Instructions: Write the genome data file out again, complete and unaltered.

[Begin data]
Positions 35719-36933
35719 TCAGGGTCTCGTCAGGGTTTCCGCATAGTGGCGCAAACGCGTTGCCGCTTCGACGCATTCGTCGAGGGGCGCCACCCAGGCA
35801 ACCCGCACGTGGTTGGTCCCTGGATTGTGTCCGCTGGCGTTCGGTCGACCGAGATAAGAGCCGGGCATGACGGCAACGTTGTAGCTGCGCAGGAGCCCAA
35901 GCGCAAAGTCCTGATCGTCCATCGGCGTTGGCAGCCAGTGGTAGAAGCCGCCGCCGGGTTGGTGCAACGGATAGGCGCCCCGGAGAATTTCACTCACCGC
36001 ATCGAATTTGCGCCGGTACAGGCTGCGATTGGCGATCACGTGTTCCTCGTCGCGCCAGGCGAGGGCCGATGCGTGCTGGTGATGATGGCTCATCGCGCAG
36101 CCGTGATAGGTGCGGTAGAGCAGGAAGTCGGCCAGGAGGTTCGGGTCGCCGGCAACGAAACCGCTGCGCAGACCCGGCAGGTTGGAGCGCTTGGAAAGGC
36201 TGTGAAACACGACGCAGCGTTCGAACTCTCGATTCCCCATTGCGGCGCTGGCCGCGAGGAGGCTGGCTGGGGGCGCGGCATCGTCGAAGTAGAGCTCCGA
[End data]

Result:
Positions 35719-36933
35719 TCAGGGTCTCGTCAGGGTTTCCGCATAGTGGCGCAAACGCGTTGCCGCTTCGACGCATTCGTCGAGGGGCGCCACCCAGGCA
35801 ACCCGCACGTGGTTGGTCCCTGGATTGTGTCCGCTGGCGTTCGGTCGACCGAGATAAGAGCCGGGCATGACGGCAACGTTGTAGCTGCGCAGGAGCCCAA
35901 GCGCAAAGTCCTGATCGTCCATCGGCGTTGGCAGCCAGTGGTAGAAGCCGCCGCCGGGTTGGTGCAACGGATAGGCGCCCCGGAGAATTTCACTCACCGC
36001 ATCGAATTTGCGCCGGTACAGGCTGCGATTGGCGATCACGTGTTCCTCGTCGCGCCAGGCGAGGGCCGATGCGTGCTGGTGATGATGGCTCATCGCGCAG
36101 CCGTGATAGGTGCGGTAGAGCAGGAAGTCGGCCAGGAGGTTCGGGTCGCCGGCAACGAAACCGCTGCGCAGACCCGGCAGGTTGGAGCGCTTGGAAAGGC
36201 TGTGAAACACGACGCAGCGTTCGAACTCTCGATTCCCCATTGCGGCGCTGGCCGCGAGGAGGCTGGCTGGGGGCGCGGCATCGTCGAAGTAGAGCTCCGA